Friday, 1st of August, was a day devoted to remembrance of the 1944 Warsaw Uprising. Its heroism and glory, that had to be concealed during the years of communism. Now in full shine thanks to the massive media coverage… hours of live broadcasts on all news channels, metres of tape and pages of text have been devoted to various analysis, diaries, transcripts, comments, interviews…

The remembrance celebrations for the 64th anniversary of the Warsaw Uprising have become another episode in an endless celebration of history while the needs of the current inhabitants of Poland are being neglected. We should be focusing on making new and innovative things happen.

So let’s dash the burden of our troubled past and start living in the present.

Celebrations of history have become festivals of pride – of Polish pride. Pride for “our” people, for “our” struggle, for “our” greatness. But history is not something I want to be proud of. This is not a real achievement of the people of this country. The fact that we decide to focus all our popular celebrations around history means that we feel we have no achievements in the present. Or no other interests. And we know it. Festivals of music, festivals of flowers, festivals of wine, festivals of anything else never get quite the coverage as dead people festivals do. Will we ever see a festival of, let’s say, art that brings the whole country to a halt? That gets the attention of the VIPs? That sees parades and concerts all around the country?

OK, we have a country, we have freedom. Very well. Many people don’t. But what do we do with it? Where are our talents of music, drama, comedy, architecture, science, literature, management, politics… etc.? Why doesn’t our system encourage creative people to do great things? Things we can be really proud of. Things we can see as real and present achievements. Where is the innovative music and style? Architecture that makes an impression. Experimental media… outstanding performances… We don’t let our talents flourish, we offer second-hand culture. Half of our television programmes are imports from the UK (while our public television pays millions for substandard soaps), most of what is shown in cinemas is American, while the music in our iPods is half British half American. The things our system and our people create don’t even appeal to ourselves, so no wonder we don’t feel proud of our creativity.

Is the past is the only area of greatness in our minds? We must stop living in the past in order to move on.

It is very difficult for Polish people to ever dare to see things this way. We are raised with certain patterns of thinking, we are socialised to certain myths, and most of our schooling concentrates on preserving our National sentiments; sentiments for partitions, war, and communism. We are manipulated into the romantic notions that surround Nation. Analysing the past we take sides and engage emotionally, instead of remaining cool observers. Television programmes, papers and books are filled with sweet-like-sugar pictures of heroes. Pictures people seem to fall for, but these are pictures I never believed. For I know life, and things are always complicated and people are full of passions and fears, truths and lies, and are never one-dimensional. We are manipulated into being hysterically Polish. Like our parents. And their parents. This leads our schooling to neglect the practicalities of life, like communication skills, tolerance, organisation, work ethics – which cost us so much trouble… Is remembering really the main task of the Polish people? Shouldn’t we primarily concentrate on developing some other qualities?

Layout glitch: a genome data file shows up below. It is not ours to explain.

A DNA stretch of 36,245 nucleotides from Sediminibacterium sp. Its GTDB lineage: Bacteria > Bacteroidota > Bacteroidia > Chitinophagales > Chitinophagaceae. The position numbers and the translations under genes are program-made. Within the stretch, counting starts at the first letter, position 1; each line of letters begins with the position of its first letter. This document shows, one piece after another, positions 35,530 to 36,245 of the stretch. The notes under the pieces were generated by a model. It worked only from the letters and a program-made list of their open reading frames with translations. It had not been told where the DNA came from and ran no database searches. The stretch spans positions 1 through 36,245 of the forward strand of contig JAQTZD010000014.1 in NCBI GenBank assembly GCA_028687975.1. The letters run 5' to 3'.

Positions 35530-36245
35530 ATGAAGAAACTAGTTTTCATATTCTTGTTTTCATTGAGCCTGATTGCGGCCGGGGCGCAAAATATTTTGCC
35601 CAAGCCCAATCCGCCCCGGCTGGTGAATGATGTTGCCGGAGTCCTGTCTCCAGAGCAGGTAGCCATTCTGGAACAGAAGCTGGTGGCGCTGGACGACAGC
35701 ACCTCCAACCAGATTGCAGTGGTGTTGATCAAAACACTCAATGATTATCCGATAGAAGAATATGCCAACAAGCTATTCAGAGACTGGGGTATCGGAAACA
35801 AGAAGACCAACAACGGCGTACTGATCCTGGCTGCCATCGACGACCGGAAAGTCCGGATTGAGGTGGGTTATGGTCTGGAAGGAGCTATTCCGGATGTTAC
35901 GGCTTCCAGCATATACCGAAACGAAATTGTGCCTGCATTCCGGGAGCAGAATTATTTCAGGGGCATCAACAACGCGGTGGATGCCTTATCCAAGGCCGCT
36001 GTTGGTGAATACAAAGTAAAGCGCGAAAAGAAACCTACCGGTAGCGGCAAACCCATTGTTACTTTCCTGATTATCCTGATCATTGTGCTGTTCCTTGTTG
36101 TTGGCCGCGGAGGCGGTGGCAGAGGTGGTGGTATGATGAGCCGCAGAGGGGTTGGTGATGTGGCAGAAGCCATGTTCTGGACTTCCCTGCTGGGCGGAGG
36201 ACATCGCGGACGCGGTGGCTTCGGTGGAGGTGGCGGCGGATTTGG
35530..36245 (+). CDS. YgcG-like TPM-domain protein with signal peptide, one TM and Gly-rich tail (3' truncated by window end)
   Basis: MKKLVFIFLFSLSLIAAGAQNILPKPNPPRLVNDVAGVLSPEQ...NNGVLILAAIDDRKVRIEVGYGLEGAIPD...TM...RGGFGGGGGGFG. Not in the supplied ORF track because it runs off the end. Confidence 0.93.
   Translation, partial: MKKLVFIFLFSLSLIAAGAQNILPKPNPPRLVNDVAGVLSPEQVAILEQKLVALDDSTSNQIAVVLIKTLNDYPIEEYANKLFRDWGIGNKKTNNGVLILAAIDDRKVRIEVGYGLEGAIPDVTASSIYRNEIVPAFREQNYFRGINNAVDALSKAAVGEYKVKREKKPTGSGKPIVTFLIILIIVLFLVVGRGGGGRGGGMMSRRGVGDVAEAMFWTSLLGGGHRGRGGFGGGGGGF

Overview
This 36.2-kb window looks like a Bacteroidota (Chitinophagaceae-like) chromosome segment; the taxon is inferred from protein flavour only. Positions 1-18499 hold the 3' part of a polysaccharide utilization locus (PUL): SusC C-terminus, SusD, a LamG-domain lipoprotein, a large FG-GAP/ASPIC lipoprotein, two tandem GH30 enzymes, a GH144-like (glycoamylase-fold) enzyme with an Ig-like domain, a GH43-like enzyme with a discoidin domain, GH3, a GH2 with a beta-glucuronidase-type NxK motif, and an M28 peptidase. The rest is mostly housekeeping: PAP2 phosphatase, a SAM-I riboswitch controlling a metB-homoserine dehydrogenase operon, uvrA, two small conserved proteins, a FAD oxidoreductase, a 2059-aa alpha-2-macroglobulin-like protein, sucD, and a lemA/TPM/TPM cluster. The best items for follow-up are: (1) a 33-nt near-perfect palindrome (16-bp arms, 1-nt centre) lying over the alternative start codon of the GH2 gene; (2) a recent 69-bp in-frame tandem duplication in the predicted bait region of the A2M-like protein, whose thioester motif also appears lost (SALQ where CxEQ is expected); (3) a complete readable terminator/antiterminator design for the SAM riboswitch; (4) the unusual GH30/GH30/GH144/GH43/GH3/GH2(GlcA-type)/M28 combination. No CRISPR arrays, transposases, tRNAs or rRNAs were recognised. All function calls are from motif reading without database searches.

We, the people of Poland, remember our history too much, too often, we try to hard, we concentrate on it too much. We put too much emphasis, and heart, into it.

Furthermore: history and common experiences (war, pain, victories over enemies, lashes from greater powers) are a feature of a discourse that talks about Nation. And Nation talking always shifts our focus from everyday things – Nation serves romantic high purposes. Nation talk also excludes non-Poles.
I would prefer our present focus to be on the inhabitants of Poland, and their happiness. Inhabitants you will note, is a broader notion than Nation. It doesn’t exclude anyone.

Another things is that the national remembrance excitement is becoming obligatory, and I really hate when I’m being told what to think and what to feel. Just as “Słowacki was a great poet”.

“If you’re Polish and you know it,
And you really want to show it,
If you’re Polish and you know it,
Clap your hands (Clap, Clap).”

I hate these never ending celebrations of dead people. As someone said, Poland is ruled by coffins. And the coffins that rule Poland and the minds of people of this country are both the coffins of great Polish people, and of Polish victims.

But the worst thing is that all those celebrations strengthen the wrong parts of Polish thinking. They concentrate on the past, on finding those guilty for all that present Poland lacks… And provide a good excuse. An excuse that we are never reluctant to use when something substandard is pointed at. An excuse that comes very handy to all those lazy bastards who complain and complain but won’t lift a finger to change anything. I always say this to people: nothing will change itself, you have to make it happen. If you don’t like something, like for instance the slow pace in which roads are being built: associate with others who share similar opinion, create a pressure group, influence the government. That’s how democracy works. Decision makers will not take notice of you unless they have to.